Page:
I offer individual counseling sessions online. Yes, they are secure and confidential and – best of all- the first one is FREE. Yes, a free session of counseling with me. After all, you want to know how this works and if I am a right match to help you with a variety of problems or a specific challenge. If you want to sign up, click here:

How can counseling help? Well, there are a variety of ways to counsel people to help with different emotional and mental health issues. The reasons people seek out counseling is for growth and help and support, not because they are different or that something is wrong with them. With the ability to now offer online counseling, I am able to truly help people in a convenient and confidential manner.

The Huffington Post recently published a great article on the 8 Signs You Should Seek Counseling. The article states, ” Everyone experiences periods of stress, sadness, grief and conflict, so when you’re feeling off it can be hard to know if it’s time to see a professional about the problem. And apparently, those who would benefit from some therapeutic intervention are not seeking it enough: While one in five American adults suffer from some form of mental illness, only about 46-65 percent with moderate-to-severe impairment are in treatment, according to the Substance Abuse and Mental Health Services Administration.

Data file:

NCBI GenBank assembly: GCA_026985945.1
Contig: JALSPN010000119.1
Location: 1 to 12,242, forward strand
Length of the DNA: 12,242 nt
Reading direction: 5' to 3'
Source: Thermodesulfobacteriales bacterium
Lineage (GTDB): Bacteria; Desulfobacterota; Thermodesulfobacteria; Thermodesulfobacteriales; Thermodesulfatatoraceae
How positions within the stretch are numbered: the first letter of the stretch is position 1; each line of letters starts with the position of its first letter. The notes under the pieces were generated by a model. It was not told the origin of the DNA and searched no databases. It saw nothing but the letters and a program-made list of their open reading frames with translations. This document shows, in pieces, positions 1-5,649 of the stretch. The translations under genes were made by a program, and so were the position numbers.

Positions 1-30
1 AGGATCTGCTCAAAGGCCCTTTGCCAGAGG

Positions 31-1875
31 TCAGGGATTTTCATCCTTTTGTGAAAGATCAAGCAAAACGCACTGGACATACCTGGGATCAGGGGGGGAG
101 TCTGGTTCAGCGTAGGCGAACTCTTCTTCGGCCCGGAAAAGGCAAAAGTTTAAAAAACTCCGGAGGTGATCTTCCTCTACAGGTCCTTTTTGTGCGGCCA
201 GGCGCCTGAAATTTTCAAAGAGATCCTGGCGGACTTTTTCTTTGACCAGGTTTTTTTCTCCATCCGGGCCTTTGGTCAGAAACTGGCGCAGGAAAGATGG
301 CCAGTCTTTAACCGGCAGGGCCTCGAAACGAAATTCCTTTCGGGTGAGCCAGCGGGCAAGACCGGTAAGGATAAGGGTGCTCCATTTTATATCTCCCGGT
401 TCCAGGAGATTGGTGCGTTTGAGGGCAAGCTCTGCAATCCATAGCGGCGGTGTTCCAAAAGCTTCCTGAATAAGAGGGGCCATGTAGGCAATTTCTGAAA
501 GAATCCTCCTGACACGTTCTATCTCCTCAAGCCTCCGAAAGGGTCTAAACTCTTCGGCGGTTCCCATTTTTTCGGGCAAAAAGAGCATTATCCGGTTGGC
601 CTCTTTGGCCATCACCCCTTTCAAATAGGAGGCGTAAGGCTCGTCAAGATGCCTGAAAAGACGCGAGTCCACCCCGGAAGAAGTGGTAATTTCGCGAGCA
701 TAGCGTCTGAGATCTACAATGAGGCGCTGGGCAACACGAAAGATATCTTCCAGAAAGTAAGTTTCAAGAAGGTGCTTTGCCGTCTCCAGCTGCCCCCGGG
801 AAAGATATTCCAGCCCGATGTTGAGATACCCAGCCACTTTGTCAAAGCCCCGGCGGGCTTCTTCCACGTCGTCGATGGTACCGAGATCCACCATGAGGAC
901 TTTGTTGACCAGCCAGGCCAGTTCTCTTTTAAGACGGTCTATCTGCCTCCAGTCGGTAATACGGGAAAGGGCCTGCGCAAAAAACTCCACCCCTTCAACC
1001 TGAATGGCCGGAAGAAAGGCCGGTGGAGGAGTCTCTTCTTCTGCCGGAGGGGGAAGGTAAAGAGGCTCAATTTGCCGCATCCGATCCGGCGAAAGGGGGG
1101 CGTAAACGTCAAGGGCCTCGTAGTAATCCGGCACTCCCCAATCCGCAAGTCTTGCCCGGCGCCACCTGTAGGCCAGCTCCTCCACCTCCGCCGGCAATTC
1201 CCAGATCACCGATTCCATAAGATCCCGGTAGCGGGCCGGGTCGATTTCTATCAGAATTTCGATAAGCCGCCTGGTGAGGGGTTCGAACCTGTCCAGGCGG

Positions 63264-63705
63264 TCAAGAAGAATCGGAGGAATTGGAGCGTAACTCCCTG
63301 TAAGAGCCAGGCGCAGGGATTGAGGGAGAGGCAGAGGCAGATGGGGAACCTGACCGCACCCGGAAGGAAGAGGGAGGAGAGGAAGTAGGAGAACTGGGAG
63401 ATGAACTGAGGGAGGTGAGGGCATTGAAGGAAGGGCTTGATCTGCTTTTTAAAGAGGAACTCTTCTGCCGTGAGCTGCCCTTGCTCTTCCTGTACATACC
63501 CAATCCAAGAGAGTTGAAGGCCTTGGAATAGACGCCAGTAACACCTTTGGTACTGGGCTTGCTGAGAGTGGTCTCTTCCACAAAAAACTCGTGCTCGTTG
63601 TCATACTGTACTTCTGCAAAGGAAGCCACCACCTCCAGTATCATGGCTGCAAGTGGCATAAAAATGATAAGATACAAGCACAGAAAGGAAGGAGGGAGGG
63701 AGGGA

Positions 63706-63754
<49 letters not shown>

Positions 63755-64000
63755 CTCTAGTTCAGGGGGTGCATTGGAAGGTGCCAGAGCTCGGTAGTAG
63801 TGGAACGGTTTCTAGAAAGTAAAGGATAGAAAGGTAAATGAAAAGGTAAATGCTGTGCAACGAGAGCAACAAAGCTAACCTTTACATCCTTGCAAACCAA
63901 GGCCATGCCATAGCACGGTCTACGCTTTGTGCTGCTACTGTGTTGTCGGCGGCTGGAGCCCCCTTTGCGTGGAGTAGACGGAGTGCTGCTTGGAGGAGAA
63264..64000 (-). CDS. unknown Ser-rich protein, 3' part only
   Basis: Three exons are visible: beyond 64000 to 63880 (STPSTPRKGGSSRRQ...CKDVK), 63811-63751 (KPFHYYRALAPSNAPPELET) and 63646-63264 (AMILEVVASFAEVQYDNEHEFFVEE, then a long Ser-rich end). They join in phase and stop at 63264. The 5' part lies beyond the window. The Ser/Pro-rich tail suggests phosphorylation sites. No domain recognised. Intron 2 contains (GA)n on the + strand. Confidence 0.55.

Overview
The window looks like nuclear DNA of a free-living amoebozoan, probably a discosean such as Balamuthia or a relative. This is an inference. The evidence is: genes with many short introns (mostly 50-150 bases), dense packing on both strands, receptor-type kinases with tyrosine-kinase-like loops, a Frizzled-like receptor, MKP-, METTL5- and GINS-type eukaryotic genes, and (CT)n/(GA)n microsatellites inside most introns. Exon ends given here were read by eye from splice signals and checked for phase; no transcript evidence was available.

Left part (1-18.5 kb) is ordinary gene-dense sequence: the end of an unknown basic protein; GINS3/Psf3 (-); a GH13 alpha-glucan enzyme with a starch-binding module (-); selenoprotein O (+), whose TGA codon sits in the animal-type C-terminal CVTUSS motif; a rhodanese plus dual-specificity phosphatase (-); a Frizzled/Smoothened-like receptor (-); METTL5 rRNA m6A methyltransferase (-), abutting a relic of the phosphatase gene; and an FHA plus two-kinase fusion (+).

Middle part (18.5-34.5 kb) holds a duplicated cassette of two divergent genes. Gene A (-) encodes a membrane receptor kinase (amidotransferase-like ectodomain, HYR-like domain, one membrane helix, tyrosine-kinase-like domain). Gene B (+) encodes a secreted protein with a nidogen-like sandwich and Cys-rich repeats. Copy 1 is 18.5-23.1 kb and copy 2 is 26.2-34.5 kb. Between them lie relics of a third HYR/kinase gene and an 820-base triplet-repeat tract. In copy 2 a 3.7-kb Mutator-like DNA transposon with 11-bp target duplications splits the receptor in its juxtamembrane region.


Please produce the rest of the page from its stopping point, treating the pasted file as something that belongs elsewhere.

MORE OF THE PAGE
And while identifying and managing diagnosable mental illness is a priority in the psychiatric community, psychological help for those without a clear condition to manage can be just as important. Aside from suffering needlessly, those in distress may actually make the problem worse by avoiding professional help.”

You can read it in its entirety here:

Want to know more about me and my programs, or just want to read my prior blogs? Please check out my company, The Joy of Living, here:

Abuse At Work!

Do you work with abusive people? It’s very possible and probable. We don’t get into relationships with abusive people willingly (it usually happens for a variety of reasons) and we can’t select the people we work with, either. This is not to say that we are not working alongside, if not for, some very emotionally abusive people.

Do you know how to spot a workplace bully? If not, I’m putting some tips below.

According to a recent study, 72% of all people bully at work. But what is the difference between bullying (not that its right) and being downright abusive? If your co-workers or your boss are constantly slamming doors, being verbally rude and insulting or erupting in angry tirades, but then appear to act reasonably on the surface – abuse is being dealt out.

In fact, isolation is a form of workplace place abuse. If your boss or a coworker instigates malicious rumors and gossip, provides excessive work with unrealistic deadlines, shuns or ignores you in meetings, giving unwarranted, invalid or public criticism, blames without factual justification, swears and provides excessive micromanagement, the abusive actions and bullying are taking place!